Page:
The film follows several links between the tour and its pop cultural context in a casual, anecdotal style. Among the stories are some astounding revelations, even for Dylan aficionados. For example, Sharon Stone remembers meeting Dylan after a show she had attended as a fan. She was not yet an actress but already pursued a modelling career, and after Dylan had seen her, he played »Just Like A Woman« and invited her to come on the tour. She did and took responsibility for the costumes of the performers.
Dylan’s white face paint is revealed to have been inspired by the make-up of legendary rock band KISS. His violinist Scarlet Rivera was in a relationship with the singer Paul Stanley and had taken Dylan to a concert of the band. Rivera is maybe the most fascinating character of the whole tour, painting her face with imaginative patterns before every show and dressing up in elaborate costumes. Apparently, she wore a sword and had a snake with her on tour.
Guitarist Mick Ronson exemplified the glamorous character of the Revue as much as Rivera did. He was recruited from David Bowie’s former live band The Spiders from Mars. No other phase in Dylan’s career comes as close to the campy glam rock era of Pop music that started in the seventies in the UK as the Rolling Thunder Revue does. It is only natural that Ronson, being one of the subtle protagonists of that era, also featured in the Rolling Thunder live shows although he claimed that Dylan never really spoke to him.
Carnival atmosphere and an air of mystery surround the concerts. Show and performance is everything and nothing seems as it is. Scorsese reproduces this feeling: there are some inconsistencies, some questions the viewers are left with after watching his film. Why does it end with a snippet of a man putting a mask on? Why are the credits overwritten with the words »The Players«? Why are the people who were interviewed associated with roles? Allen Ginsberg features as »The Oracle of Delphi«, Baez as »The Balladeer«, Sam Shepard as »The Writer« – while this can still be taken as a simple joke adding to the atmosphere, it gets confusing when not Steve van Dorp is credited with »The Filmmaker«, but ›Martin von Haselberg‹. Upon researching this von Haselberg, it turns out that some of the most interesting facts in the documentary are simply made up. The whole film – dressing up like a documentary – has all along told invented stories intertwined with actual ›truths‹.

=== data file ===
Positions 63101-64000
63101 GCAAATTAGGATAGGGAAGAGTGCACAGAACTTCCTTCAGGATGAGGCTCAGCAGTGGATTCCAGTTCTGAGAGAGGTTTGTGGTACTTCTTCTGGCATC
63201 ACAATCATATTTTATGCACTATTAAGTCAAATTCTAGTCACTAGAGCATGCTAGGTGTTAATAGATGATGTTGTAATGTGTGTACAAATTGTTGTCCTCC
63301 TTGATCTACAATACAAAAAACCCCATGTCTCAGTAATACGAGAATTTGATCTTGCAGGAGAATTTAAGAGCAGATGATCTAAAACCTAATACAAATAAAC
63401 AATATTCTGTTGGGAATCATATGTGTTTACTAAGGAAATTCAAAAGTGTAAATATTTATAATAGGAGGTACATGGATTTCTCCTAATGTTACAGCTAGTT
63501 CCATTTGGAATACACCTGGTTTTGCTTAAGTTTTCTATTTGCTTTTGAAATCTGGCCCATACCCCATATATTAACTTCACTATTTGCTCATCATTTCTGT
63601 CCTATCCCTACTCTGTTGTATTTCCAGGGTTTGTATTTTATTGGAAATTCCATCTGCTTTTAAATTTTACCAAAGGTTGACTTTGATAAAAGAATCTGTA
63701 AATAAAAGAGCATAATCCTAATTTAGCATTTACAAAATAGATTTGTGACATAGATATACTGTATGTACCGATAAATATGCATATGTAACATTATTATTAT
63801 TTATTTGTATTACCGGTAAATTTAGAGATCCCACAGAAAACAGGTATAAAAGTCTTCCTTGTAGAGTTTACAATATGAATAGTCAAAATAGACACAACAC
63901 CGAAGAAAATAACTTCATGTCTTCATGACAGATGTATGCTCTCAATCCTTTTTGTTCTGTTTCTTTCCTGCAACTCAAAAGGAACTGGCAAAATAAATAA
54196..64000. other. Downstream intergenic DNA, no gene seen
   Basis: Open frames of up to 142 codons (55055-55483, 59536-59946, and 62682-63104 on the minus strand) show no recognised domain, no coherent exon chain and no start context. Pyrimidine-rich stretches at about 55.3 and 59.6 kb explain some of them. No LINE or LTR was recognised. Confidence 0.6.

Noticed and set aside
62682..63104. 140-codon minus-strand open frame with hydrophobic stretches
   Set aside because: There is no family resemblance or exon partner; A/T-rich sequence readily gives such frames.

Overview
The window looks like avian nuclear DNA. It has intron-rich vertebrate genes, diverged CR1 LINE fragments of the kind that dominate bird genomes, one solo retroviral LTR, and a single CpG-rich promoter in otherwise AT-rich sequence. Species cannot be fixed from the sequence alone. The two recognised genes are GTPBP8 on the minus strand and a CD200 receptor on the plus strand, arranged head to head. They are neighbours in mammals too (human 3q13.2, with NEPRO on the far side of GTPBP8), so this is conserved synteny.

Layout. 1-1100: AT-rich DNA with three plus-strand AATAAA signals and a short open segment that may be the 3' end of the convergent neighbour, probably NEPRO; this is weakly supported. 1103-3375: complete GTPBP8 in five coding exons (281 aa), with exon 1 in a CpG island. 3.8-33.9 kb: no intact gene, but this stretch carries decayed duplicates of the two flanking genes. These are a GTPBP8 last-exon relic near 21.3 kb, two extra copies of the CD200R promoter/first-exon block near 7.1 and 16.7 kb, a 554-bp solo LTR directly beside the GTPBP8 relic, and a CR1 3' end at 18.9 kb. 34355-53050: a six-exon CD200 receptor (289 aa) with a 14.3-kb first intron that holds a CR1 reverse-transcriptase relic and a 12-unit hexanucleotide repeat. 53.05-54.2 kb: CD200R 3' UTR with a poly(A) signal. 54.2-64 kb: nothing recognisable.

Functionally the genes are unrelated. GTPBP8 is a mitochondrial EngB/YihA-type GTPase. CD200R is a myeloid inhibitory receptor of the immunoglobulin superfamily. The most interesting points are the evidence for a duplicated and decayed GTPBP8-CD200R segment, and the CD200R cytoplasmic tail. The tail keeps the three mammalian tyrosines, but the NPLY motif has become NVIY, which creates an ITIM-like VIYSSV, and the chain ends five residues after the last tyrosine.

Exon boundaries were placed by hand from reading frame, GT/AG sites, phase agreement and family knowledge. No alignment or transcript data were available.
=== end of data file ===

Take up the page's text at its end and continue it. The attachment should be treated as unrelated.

Rolling Thunder Revue: A Bob Dylan Story by Martin Scorsese
Netflix / Grey Water Park Productions & Sikelia Productions 2019
Steve van Dorp, to start with, does not exist. He is a fictional character and played by performance artist Martin von Haselberg. He did not record any of the material of the 1975 concerts. The images that serve as the basis of the film are made up of real concert footage and scripted scenes. Both were originally meant for Dylan’s movie Renaldo and Clara, which he wrote and directed together with Sam Shepard. It was released in 1978 but never distributed on DVD and is to date only available in excerpts. Van Dorp’s name and voice have been inserted into the videos in post-production. The anecdotes about Sharon Stone and KISS are equally fictitious. Stone neither met Dylan in 1975 nor did she join the tour as a staff member. Likewise, Rivera did not take Dylan to a KISS concert. The idea for his face-painting most likely came from the movie Les Enfants du paradis. The heartbreaking conversation between Dylan and Baez was not spied upon by a ruthless camera man. Instead, they were acting out a scripted scene for Renaldo and Clara.
The film, however, is neither a joke nor a conventional mockumentary. The masquerade that the movie presents is a guiding principle of Dylan’s (more recent) work: his autobiography Chronicles: Volume One, published in 2004, has been called out by critics for presenting partly fictitious accounts of Dylan’s life. His newer songs consist of quotes from all kinds of different sources. Even the original movie Renaldo and Clara merges facts about Dylan’s career and real concert footage with fictitious scenes and characters.
Scorsese may not at all times tell the factual story of the Rolling Thunder Revue, but he conjures its spirit, as is said in the beginning of the film. Because the mask as a principle is so much part of the tour and of Bob Dylan’s work, Scorsese cannot present the audience with the actual facts if he wants to genuinely convey the gist of his topic. As Dylan says: »When somebody’s wearing a mask, he’s going to tell you the truth.« – and maybe only then.